Feeds

NASA aims for 2 Jan Atlantis launch

Further tests on pesky fuel tank sensors

The Power of One Infographic

NASA will next week fill the fuel tanks of space shuttle Atlantis for a third time, in an attempt to resolve sensor glitches which have led to two aborted launches.

A first scheduled lift-off was last week cancelled due to the failure of two of the four sensors which monitor liquid hydrogen levels in the vessel's fuel tank. A second slated attempt on Sunday to get Atlantis into orbit fell victim to the same problem.

Of the first incident, NASA explained: "On Thursday morning, two of the four engine cutoff, or ECO, sensors inside the liquid hydrogen section of the tank failed a routine prelaunch check. Following the launch postponement, the tank's liquid oxygen and liquid hydrogen were drained.

"While the tank was being emptied, engineers monitored and collected data on the liquid hydrogen sensors that failed. During that process, another sensor gave a false reading, indicating that the tank was 'wet', when it was dry."

NASA's caution is based on the fact that faulty sensors could allow the shuttle's liquid hydrogen tanks to "run dry", potentially triggering a catastrophic explosion.

The remedial plan, according to Reuters, is to "splice jumper cables into about 100 feet of wiring that runs between fuel sensors in the shuttle's tank and the ship's engine compartment". These cables will be hooked up to instruments to monitor the electrical circuits, and hopefully locate the problem.

Programme manager Wayne Hale told reporters: "We think we have a high degree of confidence of pinpointing the location where we're having our problem."

If he's right, NASA has rescheduled Atlantis for a 2 January launch to carry the European Space Agency's Columbus laboratory to the ISS. ®

Eight steps to building an HP BladeSystem

More from The Register

next story
Malaysian Airlines flight MH17 claimed lives of HIV/AIDS cure scientists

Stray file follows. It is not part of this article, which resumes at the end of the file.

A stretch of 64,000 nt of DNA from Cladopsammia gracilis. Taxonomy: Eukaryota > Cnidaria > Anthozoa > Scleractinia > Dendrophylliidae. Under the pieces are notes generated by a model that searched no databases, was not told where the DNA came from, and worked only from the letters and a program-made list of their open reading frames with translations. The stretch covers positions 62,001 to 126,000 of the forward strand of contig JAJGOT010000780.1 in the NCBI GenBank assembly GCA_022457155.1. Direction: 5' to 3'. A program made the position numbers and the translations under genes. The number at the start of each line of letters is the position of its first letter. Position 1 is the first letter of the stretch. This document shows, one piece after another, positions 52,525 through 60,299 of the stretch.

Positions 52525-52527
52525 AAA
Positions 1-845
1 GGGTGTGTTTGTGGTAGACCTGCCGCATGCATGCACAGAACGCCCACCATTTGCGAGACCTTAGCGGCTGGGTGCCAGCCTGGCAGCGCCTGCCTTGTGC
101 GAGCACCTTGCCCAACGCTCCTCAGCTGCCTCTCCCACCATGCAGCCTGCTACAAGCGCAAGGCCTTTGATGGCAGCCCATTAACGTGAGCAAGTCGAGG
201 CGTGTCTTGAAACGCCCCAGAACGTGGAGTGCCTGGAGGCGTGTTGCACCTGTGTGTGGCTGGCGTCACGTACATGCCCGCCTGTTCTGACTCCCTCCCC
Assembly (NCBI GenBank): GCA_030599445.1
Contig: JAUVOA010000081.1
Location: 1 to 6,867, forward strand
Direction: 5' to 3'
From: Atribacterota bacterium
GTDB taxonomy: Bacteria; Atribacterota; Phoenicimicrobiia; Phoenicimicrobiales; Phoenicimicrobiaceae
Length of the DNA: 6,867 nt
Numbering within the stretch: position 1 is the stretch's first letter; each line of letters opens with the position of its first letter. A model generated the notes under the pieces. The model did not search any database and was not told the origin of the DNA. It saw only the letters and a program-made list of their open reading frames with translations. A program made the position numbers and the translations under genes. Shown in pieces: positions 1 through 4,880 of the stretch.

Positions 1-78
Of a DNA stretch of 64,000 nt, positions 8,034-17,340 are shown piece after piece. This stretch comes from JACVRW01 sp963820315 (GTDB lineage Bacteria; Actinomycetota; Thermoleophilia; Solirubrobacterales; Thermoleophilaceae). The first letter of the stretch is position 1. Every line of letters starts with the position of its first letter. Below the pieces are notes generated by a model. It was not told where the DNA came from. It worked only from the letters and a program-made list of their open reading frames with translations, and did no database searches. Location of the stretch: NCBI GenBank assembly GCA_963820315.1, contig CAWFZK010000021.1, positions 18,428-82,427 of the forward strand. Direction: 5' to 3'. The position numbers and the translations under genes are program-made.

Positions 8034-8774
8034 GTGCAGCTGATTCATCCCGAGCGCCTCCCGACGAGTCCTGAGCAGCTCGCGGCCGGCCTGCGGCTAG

Researchers, advocates, health workers among those on shot-down plane
Forty-five years ago: FOOTPRINTS FOUND ON MOON
NASA won't be back any time soon, sadly
The Sun took a day off last week and made NO sunspots
Someone needs to get that lazy star cooking again before things get cold around here
Mwa-ha-ha-ha! Eccentric billionaire Musk gets his PRIVATE SPACEPORT
In the Lone Star State, perhaps appropriately enough
MARS NEEDS OCEANS to support life - and so do exoplanets
Just being in the Goldilocks zone doesn't mean there'll be anyone to eat the porridge
Diary note: Pluto's close-up is a year from … now!
New Horizons is less than a year from the dwarf planet
Boffins discuss AI space program at hush-hush IARPA confab
IBM, MIT, plenty of others invited to fill Uncle Sam's spy toolchest, but where's Google?
prev story

Whitepapers

Reducing security risks from open source software
Follow a few strategies and your organization can gain the full benefits of open source and the cloud without compromising the security of your applications.
Consolidation: The Foundation for IT Business Transformation
In this whitepaper learn how effective consolidation of IT and business resources can enable multiple, meaningful business benefits.
Application security programs and practises
Follow a few strategies and your organization can gain the full benefits of open source and the cloud without compromising the security of your applications.
Boost IT visibility and business value
How building a great service catalog relieves pressure points and demonstrates the value of IT service management.
Consolidation: the foundation for IT and business transformation
In this whitepaper learn how effective consolidation of IT and business resources can enable multiple, meaningful business benefits.